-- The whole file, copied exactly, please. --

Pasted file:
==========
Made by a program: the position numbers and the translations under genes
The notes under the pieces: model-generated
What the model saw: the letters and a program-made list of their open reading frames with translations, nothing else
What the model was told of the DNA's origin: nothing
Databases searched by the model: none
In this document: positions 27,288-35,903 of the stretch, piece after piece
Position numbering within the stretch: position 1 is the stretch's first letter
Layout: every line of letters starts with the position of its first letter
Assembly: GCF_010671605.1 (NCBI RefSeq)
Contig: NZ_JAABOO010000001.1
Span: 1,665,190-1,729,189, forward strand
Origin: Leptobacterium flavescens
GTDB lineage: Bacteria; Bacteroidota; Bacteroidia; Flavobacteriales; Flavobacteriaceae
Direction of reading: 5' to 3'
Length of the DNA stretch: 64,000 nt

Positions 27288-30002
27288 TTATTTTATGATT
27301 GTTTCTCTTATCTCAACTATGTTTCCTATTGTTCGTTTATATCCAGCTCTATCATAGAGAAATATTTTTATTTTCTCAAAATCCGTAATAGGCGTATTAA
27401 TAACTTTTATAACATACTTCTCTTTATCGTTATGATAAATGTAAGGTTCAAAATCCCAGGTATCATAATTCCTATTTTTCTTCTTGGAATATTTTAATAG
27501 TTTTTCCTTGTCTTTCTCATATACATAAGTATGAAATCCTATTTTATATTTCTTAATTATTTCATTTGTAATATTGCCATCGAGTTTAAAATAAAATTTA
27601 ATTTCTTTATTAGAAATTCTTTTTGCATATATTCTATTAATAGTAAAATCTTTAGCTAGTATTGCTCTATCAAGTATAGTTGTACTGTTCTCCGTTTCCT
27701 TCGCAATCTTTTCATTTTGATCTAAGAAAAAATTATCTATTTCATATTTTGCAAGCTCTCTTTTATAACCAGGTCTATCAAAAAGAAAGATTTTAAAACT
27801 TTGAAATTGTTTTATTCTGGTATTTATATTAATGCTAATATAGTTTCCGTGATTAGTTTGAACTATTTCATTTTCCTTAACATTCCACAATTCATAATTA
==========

Made by a program: the position numbers and the translations under genes
The notes under the pieces: model-generated
What the model saw: the letters and a program-made list of their open reading frames with translations, nothing else
What the model was told of the DNA's origin: nothing
Databases searched by the model: none
In this document: positions 27,288-35,903 of the stretch, piece after piece
Position numbering within the stretch: position 1 is the stretch's first letter
Layout: every line of letters starts with the position of its first letter
Assembly: GCF_010671605.1 (NCBI RefSeq)
Contig: NZ_JAABOO010000001.1
Span: 1,665,190-1,729,189, forward strand
Origin: Leptobacterium flavescens
GTDB lineage: Bacteria; Bacteroidota; Bacteroidia; Flavobacteriales; Flavobacteriaceae
Direction of reading: 5' to 3'
Length of the DNA stretch: 64,000 nt

Positions 27288-30002
27288 TTATTTTATGATT
27301 GTTTCTCTTATCTCAACTATGTTTCCTATTGTTCGTTTATATCCAGCTCTATCATAGAGAAATATTTTTATTTTCTCAAAATCCGTAATAGGCGTATTAA
27401 TAACTTTTATAACATACTTCTCTTTATCGTTATGATAAATGTAAGGTTCAAAATCCCAGGTATCATAATTCCTATTTTTCTTCTTGGAATATTTTAATAG
27501 TTTTTCCTTGTCTTTCTCATATACATAAGTATGAAATCCTATTTTATATTTCTTAATTATTTCATTTGTAATATTGCCATCGAGTTTAAAATAAAATTTA
27601 ATTTCTTTATTAGAAATTCTTTTTGCATATATTCTATTAATAGTAAAATCTTTAGCTAGTATTGCTCTATCAAGTATAGTTGTACTGTTCTCCGTTTCCT
27701 TCGCAATCTTTTCATTTTGATCTAAGAAAAAATTATCTATTTCATATTTTGCAAGCTCTCTTTTATAACCAGGTCTATCAAAAAGAAAGATTTTAAAACT
27801 TTGAAATTGTTTTATTCTGGTATTTATATTAATGCTAATATAGTTTCCGTGATTAGTTTGAACTATTTCATTTTCCTTAACATTCCACAATTCATAATTA